Victor Mature, a staple of many of the “sword and sandal” epics of the 1940s and 1950s, was once turned down for membership in a posh Los Angeles country club. When he inquired as to why, the chairman told him that the club frowned on having actors as members. With perfect deadpan Mature replied, “But I’m no actor, and I have 67 films to prove it!”I sort of know how he felt. By my estimate, I’ve penned nearly 500 accounting-related columns, and yet I don’t think of myself as an expert on the profession as a whole or, for that matter, auditing as a subset — though I’ll admit I’m pleasantly surprised when I’m occasionally asked by readers or attendees at conferences what changes I would make to hone the auditing profession.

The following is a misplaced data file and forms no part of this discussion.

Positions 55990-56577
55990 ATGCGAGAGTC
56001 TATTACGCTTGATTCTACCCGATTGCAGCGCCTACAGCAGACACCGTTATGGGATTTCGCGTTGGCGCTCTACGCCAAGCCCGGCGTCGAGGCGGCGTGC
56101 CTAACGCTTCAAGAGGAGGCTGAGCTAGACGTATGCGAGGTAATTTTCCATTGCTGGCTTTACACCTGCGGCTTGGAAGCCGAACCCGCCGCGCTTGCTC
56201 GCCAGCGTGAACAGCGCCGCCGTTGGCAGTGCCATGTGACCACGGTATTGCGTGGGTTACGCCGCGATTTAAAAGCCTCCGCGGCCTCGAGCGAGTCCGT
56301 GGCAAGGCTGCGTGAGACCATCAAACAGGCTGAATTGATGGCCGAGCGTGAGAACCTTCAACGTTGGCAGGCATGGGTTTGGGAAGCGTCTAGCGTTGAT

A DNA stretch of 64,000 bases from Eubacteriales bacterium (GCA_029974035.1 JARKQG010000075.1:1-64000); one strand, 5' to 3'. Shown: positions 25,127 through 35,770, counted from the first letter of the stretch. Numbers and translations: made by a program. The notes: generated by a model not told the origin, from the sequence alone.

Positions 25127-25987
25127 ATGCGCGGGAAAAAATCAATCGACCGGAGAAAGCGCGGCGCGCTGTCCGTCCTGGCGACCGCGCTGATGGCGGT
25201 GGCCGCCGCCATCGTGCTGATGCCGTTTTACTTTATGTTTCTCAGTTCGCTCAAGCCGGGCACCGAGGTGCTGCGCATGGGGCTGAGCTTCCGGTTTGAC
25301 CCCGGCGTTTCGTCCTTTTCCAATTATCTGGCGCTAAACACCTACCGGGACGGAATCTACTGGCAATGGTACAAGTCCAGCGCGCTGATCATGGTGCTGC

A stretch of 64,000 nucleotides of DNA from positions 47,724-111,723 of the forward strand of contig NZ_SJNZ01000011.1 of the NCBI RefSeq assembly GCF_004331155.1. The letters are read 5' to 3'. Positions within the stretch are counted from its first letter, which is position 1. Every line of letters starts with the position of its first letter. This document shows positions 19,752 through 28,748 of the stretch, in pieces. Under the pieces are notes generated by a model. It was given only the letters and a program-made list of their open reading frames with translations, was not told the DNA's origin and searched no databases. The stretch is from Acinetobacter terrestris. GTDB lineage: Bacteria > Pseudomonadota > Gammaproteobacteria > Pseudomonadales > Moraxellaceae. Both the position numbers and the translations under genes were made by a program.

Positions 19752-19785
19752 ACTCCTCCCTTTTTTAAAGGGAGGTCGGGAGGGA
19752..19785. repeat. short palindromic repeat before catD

Although I do have some ideas, I’ll leave it to the far-brighter minds on the year-old Advisory Committee on the Auditing Profession, formed by the Treasury Department to address competitive and regulatory issues facing the financial markets. Recently, the committee mulled roughly a dozen proposals that ran the gamut from providing more information to shareholders, to measures that would prevent a repeat of the 2002 collapse of Arthur Andersen.

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